At first glance, you might think I’m worried about being disappointed. Not so much. I’ve been disappointed before. Let me tell you, I’ve been disappointed. Disappointment isn’t the worst thing that can happen to you.

No, I’m afraid God will snatch the thing I want away because I am having confident, optimistic thoughts about it. I’m being proud. I will be punished. I might be struck down. I could be hit by a car. I could be struck by lightning. I could turn into a pillar of salt.

But it’s clear bad things will happen. Very bad things.


“You have a hard time trusting.”

Heard that before? It’s kind of a dumb thing to say. Sort of like, “The sky is blue,” or “Things fall if you drop them.”


It’s just a statement. Is there anything in particular I was ever supposed to do about it? Was there anything you were expected to do?

Trust through an effort of will? Let go of your own capacity to reason and judge and submit to someone else’s?

I’m not really sure.

But I do know what I have done about it.

Done things anyway. And learned to live with the fear of uncertainty.

I don’t know what will work and what won’t. I can protect myself from some kinds of harm, but not all kinds. I don’t know what the future holds or what impact my actions will have on it. Not really. I don’t know that it will always be good. Sometimes it hasn’t been. Sometimes it won’t be.

But you can play everything as safe as you can in life. And things will still go wrong. You can still be struck by a car walking down the street. You can still develop untreatable cancer. Your spouse can still leave you or cheat on you without having the guts to leave first. Your best friend can still betray you.

You can go on living anyway.

Tackling More Fears

Last weekend, I tackled cleaning house. Today, I’m thinking about writing.

They are the two activities that seem to frighten me the most, after taking a shower. And I think I’ve finally gotten the shower thing under control.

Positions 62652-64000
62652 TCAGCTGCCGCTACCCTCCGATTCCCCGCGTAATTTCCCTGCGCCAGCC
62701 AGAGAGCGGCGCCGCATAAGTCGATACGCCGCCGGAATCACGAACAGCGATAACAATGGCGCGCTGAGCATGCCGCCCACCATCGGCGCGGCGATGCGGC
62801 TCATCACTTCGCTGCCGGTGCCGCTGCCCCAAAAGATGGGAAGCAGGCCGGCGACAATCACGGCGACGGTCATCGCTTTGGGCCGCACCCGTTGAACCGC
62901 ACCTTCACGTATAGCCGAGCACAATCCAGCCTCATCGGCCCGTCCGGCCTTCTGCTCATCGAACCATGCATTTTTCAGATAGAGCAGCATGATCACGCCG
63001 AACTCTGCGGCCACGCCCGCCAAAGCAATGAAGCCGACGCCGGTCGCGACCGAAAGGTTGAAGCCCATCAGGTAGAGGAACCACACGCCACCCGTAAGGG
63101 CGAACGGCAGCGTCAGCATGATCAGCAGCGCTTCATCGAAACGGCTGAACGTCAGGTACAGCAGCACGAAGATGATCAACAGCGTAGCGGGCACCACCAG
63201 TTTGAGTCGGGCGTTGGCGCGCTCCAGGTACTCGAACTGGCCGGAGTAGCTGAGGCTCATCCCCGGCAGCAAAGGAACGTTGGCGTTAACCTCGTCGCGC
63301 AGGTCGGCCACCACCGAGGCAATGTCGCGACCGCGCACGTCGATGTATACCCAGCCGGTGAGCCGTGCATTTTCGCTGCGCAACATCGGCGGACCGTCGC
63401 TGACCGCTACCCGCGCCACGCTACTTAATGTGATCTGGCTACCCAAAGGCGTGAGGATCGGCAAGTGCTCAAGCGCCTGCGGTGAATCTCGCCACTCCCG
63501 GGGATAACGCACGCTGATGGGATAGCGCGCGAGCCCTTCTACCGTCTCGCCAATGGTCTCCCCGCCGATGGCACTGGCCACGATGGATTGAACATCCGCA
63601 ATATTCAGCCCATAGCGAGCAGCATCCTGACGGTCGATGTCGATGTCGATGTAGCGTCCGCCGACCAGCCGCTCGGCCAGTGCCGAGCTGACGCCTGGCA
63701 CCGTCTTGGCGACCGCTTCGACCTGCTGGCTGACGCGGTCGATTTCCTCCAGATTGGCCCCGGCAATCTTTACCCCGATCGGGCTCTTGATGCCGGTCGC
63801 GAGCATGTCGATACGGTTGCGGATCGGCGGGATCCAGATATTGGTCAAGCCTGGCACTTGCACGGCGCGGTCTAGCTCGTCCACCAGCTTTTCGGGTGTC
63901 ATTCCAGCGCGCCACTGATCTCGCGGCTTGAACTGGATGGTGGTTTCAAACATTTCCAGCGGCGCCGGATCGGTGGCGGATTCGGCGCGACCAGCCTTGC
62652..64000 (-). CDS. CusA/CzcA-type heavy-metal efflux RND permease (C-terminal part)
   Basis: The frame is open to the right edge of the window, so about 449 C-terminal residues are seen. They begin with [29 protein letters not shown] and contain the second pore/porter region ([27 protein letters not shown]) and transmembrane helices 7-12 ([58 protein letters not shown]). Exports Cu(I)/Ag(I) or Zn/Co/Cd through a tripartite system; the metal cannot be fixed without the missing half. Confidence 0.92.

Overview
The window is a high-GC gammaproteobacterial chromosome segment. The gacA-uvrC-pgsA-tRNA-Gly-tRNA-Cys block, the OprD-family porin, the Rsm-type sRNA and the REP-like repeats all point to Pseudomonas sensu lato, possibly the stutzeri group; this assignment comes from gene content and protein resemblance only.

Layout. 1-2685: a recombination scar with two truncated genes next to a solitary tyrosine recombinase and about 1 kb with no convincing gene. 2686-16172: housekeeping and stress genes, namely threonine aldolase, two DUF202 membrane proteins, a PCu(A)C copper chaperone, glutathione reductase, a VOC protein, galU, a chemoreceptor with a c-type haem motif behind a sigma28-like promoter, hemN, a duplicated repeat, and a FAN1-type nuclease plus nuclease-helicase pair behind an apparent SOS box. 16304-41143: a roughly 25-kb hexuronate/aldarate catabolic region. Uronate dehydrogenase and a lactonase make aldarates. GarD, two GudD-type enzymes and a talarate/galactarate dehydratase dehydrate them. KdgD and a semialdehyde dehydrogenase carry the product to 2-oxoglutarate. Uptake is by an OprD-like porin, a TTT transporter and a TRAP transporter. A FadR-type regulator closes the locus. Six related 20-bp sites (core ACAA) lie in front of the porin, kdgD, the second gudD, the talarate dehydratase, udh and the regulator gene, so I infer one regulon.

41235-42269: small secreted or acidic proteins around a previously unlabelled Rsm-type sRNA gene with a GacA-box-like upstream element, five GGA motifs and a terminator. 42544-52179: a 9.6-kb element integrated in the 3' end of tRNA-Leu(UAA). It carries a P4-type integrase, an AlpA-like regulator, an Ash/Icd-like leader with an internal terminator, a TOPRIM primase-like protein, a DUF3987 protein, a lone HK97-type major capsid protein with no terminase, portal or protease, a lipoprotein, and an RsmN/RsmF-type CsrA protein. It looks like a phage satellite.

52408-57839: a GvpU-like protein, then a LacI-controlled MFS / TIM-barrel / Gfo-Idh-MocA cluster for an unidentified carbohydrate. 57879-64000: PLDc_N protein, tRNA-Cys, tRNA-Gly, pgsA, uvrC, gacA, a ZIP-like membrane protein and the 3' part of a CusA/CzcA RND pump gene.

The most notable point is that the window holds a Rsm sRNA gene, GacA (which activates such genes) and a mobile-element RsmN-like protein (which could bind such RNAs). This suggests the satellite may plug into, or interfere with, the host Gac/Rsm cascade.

My mind is a funny place. Maybe all minds are, but I would hate to speak for your mind if that weren’t true. What’s funny about it is how literal it is. I seem to have grown up in a culture that expected metaphor and “deeper” meanings. But the shower scares me because I don’t want to be six and have to give a man a blow-job in there. Cleaning scares me because I don’t want things thrown at me while I’m doing it. And writing scares me for very similar reasons. It’s not really all that complicated. It’s not deep or metaphorical at all.

You might expect writing to scare me because I am afraid I will fail at it, or I think people won’t like what I write.

Perhaps all I needed was a brief knot-tying tutorial.
Perhaps all I needed was a brief knot-tying tutorial.

Well, I’m sorry to break it to you, but I have failed at a lot of things before. You have no idea how many times I failed at tying my shoe. I still have scars from falling down and skinning my knees. As a runner, I was an utter failure. Walking didn’t always go well for me either. (I had the broken arm to prove it, when I tripped in a “walking race” in second grade. I lived through that. I can live through a blank page. I can even live through 200 pages of absolute crap.

And as far as what everyone thinks? It’s nice, of course, to be liked. It’s nice to be thought well of. But let’s be real for a second here. I don’t like everyone else out there either. Why should everyone like me?

No, my fear of writing is entirely about a fear of physical assault.

My mother had two obsessions when I was growing up: cleaning house and reading (which later became writing). More specifically, that I should be cleaning and not reading (or writing).